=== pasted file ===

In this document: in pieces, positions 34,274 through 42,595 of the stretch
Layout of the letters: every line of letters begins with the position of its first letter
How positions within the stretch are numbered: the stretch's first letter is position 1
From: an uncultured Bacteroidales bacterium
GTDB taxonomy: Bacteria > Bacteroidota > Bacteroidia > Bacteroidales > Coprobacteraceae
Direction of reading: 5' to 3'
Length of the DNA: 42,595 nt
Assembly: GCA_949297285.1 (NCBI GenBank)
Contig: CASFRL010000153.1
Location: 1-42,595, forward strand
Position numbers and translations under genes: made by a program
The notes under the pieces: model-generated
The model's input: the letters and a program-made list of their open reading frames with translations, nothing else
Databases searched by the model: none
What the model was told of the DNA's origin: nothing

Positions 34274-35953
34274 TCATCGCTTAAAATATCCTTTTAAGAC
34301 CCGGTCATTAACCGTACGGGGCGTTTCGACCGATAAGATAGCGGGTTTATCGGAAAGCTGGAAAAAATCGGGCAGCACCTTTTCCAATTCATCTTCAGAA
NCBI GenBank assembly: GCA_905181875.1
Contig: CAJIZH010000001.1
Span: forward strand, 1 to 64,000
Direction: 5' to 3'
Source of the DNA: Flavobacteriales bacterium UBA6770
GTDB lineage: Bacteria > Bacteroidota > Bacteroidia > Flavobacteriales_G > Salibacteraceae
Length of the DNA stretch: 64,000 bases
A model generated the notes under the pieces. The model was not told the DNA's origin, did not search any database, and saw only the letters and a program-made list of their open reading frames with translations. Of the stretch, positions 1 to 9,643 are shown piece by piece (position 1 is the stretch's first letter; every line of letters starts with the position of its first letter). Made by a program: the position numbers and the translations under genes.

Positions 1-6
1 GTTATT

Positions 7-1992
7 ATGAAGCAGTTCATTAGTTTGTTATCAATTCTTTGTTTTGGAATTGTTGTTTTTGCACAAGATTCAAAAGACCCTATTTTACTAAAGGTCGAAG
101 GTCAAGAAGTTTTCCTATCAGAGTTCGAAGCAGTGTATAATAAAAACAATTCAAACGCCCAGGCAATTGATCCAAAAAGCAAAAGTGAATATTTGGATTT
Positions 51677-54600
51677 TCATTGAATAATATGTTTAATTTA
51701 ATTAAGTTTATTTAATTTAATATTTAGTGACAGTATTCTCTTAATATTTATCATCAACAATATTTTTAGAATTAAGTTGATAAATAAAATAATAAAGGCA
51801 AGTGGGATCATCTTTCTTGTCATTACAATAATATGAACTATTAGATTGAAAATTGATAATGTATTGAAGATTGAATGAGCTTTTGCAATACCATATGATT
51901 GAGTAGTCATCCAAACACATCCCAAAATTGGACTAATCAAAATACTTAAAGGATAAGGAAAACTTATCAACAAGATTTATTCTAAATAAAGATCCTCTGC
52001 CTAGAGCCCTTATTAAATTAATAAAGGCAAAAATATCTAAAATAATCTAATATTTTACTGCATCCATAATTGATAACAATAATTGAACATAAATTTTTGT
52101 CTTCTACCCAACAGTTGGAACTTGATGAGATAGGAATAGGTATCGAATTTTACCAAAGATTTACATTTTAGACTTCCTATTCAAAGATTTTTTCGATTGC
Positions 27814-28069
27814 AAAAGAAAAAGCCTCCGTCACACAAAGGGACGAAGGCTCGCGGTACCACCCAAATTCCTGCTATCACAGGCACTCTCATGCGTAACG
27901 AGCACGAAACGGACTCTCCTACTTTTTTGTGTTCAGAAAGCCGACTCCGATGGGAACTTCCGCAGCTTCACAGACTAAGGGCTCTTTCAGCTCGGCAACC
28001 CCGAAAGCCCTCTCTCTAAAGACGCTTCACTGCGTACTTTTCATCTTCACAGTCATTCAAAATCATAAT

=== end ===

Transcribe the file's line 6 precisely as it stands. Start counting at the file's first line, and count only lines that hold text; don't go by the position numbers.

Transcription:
Direction of reading: 5' to 3'